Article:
If the pool coping or deck consists of natural stone, the same kind is often used for the tabletop.


Whether concrete or stone, the tabletop size and shape can be crafted to works optimally in its planned location.

A pedestal—the table’s base—will anchor the tabletop to the pool bottom. It is created by pouring a concrete column or cutting a stainless-steel tube to the needed length.

Turning to seating: For the barstool type, prefab models are available, but remain an infrequent choice for buyers.

Building stools in concrete is favored. They are formed at the same time as the pool shell; as crews shoot gunite or shotcrete through a high-pressure hose, the column-like structures take shape.

To enhance a concrete stool’s appearance, tile can be added as an accent on the seat top or can fully cover it.

Accent tile may be added to the sides of the concrete stool as well, or, tile can be applied to cover the stool—seat and its sides—entirely.

stool-with-accent-tileiinswimming-pool   fully-tiled-stools-in-a-gunite-pool

Stone can also be used. When it is, the most-common approach is to add stone fascia to the seats only (versus wrapping the entire stool in stone.)

In some custom projects, the seat of each stool—like the tabletop—is created with a small, round-cut stone slab. The stone is affixed to the column-shaped concrete base.

Virtually all swim-up tables include bench seating.

Like pool loveseats, these benches are fully formed directly into the pool wall while the concrete-steel shell is under construction.

Unlike the picnic-table version, an integrated pool bench always boasts a back. Compared to a stool, a bench provides cozier seating and allows people to comfortably lean back against the pool wall.

When a bench provides the only seating, it might be configured in a semi-circle or “loose” U- or L-shape. This kind of shape surrounds at least half of the table’s perimeter and accommodates several people.

Adding accent or border tile to the bench can make a bench more visually interesting. In some cases, the entire seating area is faced with natural stone.


But more often, builders leave the structure unadorned so it matches the pool wall and visually blends into it.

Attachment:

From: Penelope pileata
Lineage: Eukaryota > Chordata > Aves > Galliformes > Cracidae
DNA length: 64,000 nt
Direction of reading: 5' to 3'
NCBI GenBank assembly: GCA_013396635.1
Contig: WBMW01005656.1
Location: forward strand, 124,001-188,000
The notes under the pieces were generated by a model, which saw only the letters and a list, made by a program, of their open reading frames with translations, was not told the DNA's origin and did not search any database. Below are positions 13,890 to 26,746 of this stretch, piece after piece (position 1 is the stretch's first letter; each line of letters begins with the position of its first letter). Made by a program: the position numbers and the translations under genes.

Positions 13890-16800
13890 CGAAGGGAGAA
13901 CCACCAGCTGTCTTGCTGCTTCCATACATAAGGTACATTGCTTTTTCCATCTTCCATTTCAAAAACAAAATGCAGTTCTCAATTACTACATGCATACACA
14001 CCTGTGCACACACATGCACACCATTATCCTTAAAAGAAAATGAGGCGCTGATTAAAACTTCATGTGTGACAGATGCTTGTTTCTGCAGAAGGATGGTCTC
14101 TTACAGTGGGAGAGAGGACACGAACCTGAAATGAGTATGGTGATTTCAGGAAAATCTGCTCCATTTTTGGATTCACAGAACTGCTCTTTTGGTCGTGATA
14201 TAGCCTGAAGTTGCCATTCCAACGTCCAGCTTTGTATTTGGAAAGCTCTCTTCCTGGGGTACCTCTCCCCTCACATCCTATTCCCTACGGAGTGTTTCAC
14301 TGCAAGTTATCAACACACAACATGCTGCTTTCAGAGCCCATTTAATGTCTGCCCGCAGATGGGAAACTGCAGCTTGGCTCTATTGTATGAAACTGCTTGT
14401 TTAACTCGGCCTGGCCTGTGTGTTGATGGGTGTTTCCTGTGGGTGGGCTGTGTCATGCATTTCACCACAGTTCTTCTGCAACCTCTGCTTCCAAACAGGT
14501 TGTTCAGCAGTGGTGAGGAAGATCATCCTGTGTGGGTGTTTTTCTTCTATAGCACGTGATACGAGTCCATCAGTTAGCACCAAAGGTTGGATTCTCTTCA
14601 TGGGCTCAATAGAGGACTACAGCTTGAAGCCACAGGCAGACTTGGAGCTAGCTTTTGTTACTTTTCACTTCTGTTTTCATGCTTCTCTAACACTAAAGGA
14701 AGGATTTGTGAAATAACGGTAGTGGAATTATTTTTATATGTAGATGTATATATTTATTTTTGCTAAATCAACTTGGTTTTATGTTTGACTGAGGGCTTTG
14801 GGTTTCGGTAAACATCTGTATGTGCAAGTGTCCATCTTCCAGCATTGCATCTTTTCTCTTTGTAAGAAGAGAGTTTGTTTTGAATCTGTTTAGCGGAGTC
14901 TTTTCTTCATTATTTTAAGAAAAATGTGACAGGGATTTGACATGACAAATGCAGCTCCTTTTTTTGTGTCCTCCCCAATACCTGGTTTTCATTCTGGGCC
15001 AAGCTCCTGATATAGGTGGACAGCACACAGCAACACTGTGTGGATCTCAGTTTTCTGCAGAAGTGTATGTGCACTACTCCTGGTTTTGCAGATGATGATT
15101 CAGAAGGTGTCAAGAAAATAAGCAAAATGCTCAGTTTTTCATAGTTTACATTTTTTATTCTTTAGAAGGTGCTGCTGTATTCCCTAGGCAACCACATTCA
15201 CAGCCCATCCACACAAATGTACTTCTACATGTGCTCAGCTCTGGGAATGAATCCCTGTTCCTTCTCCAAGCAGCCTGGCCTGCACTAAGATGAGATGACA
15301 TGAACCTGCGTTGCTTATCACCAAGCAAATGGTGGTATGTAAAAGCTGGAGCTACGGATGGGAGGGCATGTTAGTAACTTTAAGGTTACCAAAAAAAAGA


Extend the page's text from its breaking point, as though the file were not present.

To maximize the number of people that can go around the table, the trick is add some stools to supplement the bench.

This hybrid ensemble is similar to built-in banquette seating with chairs that you see in some restaurants and kitchen breakfast nooks.

Coordinating with your poolscape

On the appearance front, custom dining ensembles can fit in with any style of pool—classic, modern, rustic, or tropical.

A favorite approach is to include tile in colors and stone used elsewhere in the pool or deck to finish the tabletops and tops of stools and benches.

Doing so creates a cohesive look that’s in harmony with the rest of the pool and surrounding environment.

Many swimmers appreciate a shade feature to shield them from the sun, and you might too.

Shade is easy to include on a swim-up table.

Many pre-fab and custom tabletops have sleeves to insert the pole of a patio umbrella. Sleeves can also be added to custom-built concrete table sets.

Better yet, umbrellas come in a variety of colors, so they can add a bright, cheery accent to the pool interior.


Final thoughts

Sitting at a kitchen, dining room, or patio table—they’re so mundane, we rarely give it much thought.

But inside a pool, it’s a special experience with friends and family. So you may want to think about including this upgrade in your backyard pool plan.

Keep in mind, in-pool tables and seating will take up some space inside the pool and add widely varying levels of cost.

When carefully considered, this option will add a wonderful, unique functional aspect to your pool and foster conversation.

Ideal for socializing and entertaining, these inviting features are sure to encourage pool users to have a seat and stay awhile.


Topics: pool layout, Remodeling, Design / Features, Gunite pool construction, Construction, custom pool design, custom pool ideas, Backyard Entertaining